Yesterday evening at 8pm, just as the sun in central Ohio was sinking below the horizon and the cicadas were considering the merits of silence at last, I logged onto Poisoned Pen Bookstore Facebook Live for a conversation with well-known bookstore owner Barbara Peters and the amazing writer and teacher Jane K. Cleland. What a privilege for a relative newcomer like me to be talking about writing mysteries with such kind and generous women. Barbara, editor-in-chief of Poisoned Pen Press and owner of The Poisoned Pen Bookstore in Scottsdale, Arizona, is a well-known advocate for writers. Her store has a worldwide clientele. She reads more books in a year than most people read in a lifetime and still finds time to host an incredible number of interviews and events. She does it all, as it turns out, not for profit but for the love of good books. Both Jane and I write stories about American antiques dealers who solve crimes on the side. I’m a relative newcomer. My protagonist, Kate Hamilton, owns an antiques shop in Jackson Falls, Ohio, but has been spending most of her time recently in a small Suffolk village called Long Barston. The third in the […]

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Time To Dream

Last Monday, after a three-month-long writing marathon, I completed the draft of my fourth Kate Hamilton mystery and sent it off to my editor. The book actually took eleven months to write, but the final three months were intense. Yes, there will be editing ahead, but suddenly I have free time again. Time to dream. Time to make decisions. What shall I work on next? The fifth in the series or something entirely new? Or both? Beginning a new book feels something like moving to a new house in a new town. When my husband and I were first married and in the Air Force, we did that frequently. Within the space of four years, three months, and nine days, we lived in ten different apartments. In one of those moves, to Bangor, Maine, our furniture was delayed, and because my husband had to report for duty, I spent two days in an empty townhouse with a bottle of Windex, a roll of paper towels, and my old coffee percolator. That old percolator was always the touchstone for me. In a new place, when I first heard the burbling of the pot and smelled the coffee, I felt like I […]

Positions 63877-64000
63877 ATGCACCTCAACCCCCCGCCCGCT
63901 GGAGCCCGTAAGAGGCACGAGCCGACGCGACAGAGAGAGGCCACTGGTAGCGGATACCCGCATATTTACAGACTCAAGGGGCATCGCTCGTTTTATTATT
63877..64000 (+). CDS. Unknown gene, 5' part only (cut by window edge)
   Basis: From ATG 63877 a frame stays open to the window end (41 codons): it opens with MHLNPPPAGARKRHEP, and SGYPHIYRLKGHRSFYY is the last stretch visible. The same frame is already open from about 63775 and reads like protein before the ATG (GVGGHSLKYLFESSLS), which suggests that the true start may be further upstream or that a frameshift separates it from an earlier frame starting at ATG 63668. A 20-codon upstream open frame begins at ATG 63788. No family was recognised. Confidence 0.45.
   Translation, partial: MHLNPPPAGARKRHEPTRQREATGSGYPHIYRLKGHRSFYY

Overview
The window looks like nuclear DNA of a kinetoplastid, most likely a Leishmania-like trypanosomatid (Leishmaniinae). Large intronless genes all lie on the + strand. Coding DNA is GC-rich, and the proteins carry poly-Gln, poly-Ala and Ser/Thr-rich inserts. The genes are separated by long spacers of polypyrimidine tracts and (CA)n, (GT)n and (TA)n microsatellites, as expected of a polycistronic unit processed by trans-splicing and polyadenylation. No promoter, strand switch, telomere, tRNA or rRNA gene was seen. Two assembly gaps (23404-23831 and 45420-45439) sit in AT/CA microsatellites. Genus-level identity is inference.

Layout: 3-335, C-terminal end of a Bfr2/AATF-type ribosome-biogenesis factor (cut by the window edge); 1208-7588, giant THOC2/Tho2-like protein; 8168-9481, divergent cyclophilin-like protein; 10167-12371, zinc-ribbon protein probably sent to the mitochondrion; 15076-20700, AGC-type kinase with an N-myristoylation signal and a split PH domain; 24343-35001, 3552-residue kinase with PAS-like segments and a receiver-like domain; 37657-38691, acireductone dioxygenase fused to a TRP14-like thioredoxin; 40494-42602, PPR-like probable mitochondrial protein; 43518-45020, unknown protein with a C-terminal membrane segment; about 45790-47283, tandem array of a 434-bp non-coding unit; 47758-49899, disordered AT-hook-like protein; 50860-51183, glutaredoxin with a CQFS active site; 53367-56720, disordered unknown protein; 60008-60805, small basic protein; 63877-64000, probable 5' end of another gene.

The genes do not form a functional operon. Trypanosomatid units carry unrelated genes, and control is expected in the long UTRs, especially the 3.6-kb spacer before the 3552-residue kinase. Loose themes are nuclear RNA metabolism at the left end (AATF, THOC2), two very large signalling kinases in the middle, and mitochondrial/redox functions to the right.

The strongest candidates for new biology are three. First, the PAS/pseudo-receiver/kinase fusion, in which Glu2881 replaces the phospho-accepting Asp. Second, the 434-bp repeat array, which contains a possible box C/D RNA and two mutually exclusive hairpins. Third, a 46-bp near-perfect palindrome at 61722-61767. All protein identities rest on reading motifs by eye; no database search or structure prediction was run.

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And Just Like That A Book Happened

With a manuscript due in eleven days, I’m well into final revisions. Revision is where a book happens. About a year ago I wrote this: One of my fantasies is dreaming up a complete plot and typing it into my computer, full-blown like Venus on the half-shell. Maybe that happens for some writers. For me, the reality looks nothing like that—and I’m not alone. The only kind of writing is rewriting. Ernest Hemingway The more you leave out, the more you highlight what you leave in. Henry Green In writing, you must kill all your darlings. William Faulkner Throw up into your typewriter every morning. Clean up every noon. Raymond     Chandler Revision is not going back and fussing around, but going forward into the process of     creation. Mary Sarton I believe more in the scissors than I do in the pencil. Truman Capote One of the best quotes about the process of revision came in a recent Facebook post from a very fine writer, Louise Penny. She was about 20,000 words into the first draft of her next Gamache book. Her first drafts, she says, are “huge, soft and smelly.” Yup. She went on to describe the process […]

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I Need A Laugh

With a manuscript due at the end of the month, I need a laugh. And no one makes me laugh like the Scottish cartoonist Tom Gauld.

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Any Excuse to Party

Today, Tuesday, April 27, is National Little Pampered Dog Day in the United States. Now that’s an excuse to party if I ever heard one. Her name is Emmie, and she is eight months and one week old today.